A Faster Memory Controller

When AMD integrated a memory controller on-die, we knew that every time we saw a new AMD processor, we'd get a slightly enhanced memory controller. In Barcelona, the tweaks are significant and should provide for a tangible improvement in memory performance.

One strength of Intel's FB-DIMM architecture used in Xeon servers is that you can execute read and write requests to the AMB simultaneously. With standard DDR2 memory, you can do one or the other, and there's a penalty for switching between the two types of operations. If you have a fairly random mixture of reads and writes you can waste a lot of time switching between the two rather than performing all of your reads sequentially then switching over to writes. The K8's memory controller made some allowances for preferring reads over writes since they take less time, but in Barcelona the memory controller is far more intelligent.

Now, instead of executing writes as soon as they show up, writes are stored in a buffer and once the buffer reaches a preset threshold the controller bursts the writes sequentially. What this avoids is the costly read/write switch penalty, helping improve bandwidth efficiency and reduce latency.

The K8 core (Socket-940/939/AM2) featured a single memory controller that was 128-bits wide, but in Barcelona AMD has split up the DRAM controller into two separate 64-bit controllers. Each controller can be operated independently and thus you get some improvements in efficiency, especially when dealing with quad core implementations where the individual cores working on independent threads all have their own memory access patterns.

Barcelona's Northbridge is also set up to handle higher bandwidth than before. Deeper buffers are present, allowing for higher bandwidth utilization, and the Northbridge itself is ready for use with future memory technologies (e.g. DDR3). We'd expect one or two revisions past Barcelona will be when AMD switches memory technologies, but the new core will initially debut with DDR2 support.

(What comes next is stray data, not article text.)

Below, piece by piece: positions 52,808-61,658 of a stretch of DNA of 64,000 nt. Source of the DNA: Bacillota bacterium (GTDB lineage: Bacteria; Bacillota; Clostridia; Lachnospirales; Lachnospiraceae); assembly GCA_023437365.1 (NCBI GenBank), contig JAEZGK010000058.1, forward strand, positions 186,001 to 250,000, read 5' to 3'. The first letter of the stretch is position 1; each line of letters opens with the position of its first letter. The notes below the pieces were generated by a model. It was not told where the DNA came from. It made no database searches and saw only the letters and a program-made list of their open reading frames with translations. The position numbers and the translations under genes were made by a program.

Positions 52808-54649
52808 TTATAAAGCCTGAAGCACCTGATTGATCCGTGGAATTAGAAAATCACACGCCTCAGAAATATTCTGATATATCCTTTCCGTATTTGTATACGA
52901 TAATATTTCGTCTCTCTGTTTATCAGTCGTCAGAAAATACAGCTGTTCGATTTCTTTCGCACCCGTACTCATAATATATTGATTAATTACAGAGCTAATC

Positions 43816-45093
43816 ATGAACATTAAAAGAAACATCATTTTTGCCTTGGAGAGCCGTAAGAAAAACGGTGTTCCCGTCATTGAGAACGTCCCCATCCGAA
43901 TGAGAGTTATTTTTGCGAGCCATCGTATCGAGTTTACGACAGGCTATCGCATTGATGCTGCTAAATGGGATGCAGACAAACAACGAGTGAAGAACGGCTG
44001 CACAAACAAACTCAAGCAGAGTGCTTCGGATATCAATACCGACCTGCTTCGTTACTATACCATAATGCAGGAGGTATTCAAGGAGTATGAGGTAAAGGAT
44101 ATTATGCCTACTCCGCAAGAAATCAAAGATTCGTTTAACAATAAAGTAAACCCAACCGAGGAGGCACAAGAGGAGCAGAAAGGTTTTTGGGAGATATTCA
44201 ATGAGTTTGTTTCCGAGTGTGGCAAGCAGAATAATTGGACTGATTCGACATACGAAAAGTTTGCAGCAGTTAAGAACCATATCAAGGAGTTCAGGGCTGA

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  • JarredWalton - Thursday, March 1, 2007 - link

    Games have quite a lot of LOAD instructions, like most programs, as well as plenty of branches (esp. in the AI routines). Most likely the boost that Core 2 gets is due in a large part to the better instruction reordering and branch prediction, although the cache and prefetchers probably help as well. Given AMD was better than NetBurst due to memory latency, through in better OOE (Out of Order Execution) logic and keep the improved latency and they should do pretty well.

    Naturally, everything at this point is purely speculation, but in the next few months we should start to get a better idea of what's in store and how it will perform. One problem that still remains is that even if AMD can be competitive clock-for-clock, Intel looks primed to be able to go up to at least 3.6 GHz dual core and 3.46 GHz quad core if necessary. AMD has traditionally not reached clock speeds nearly as high as Intel, possibly due in part to having more metal layers (speculation again - process tech and other features naturally play a role), so if they release 2.9GHz Barcelona at $1000 you can pretty much guarantee Intel will launch 3.2 and/or 3.46 GHz Kentsfield (and/or FSB1333 3.33 GHz).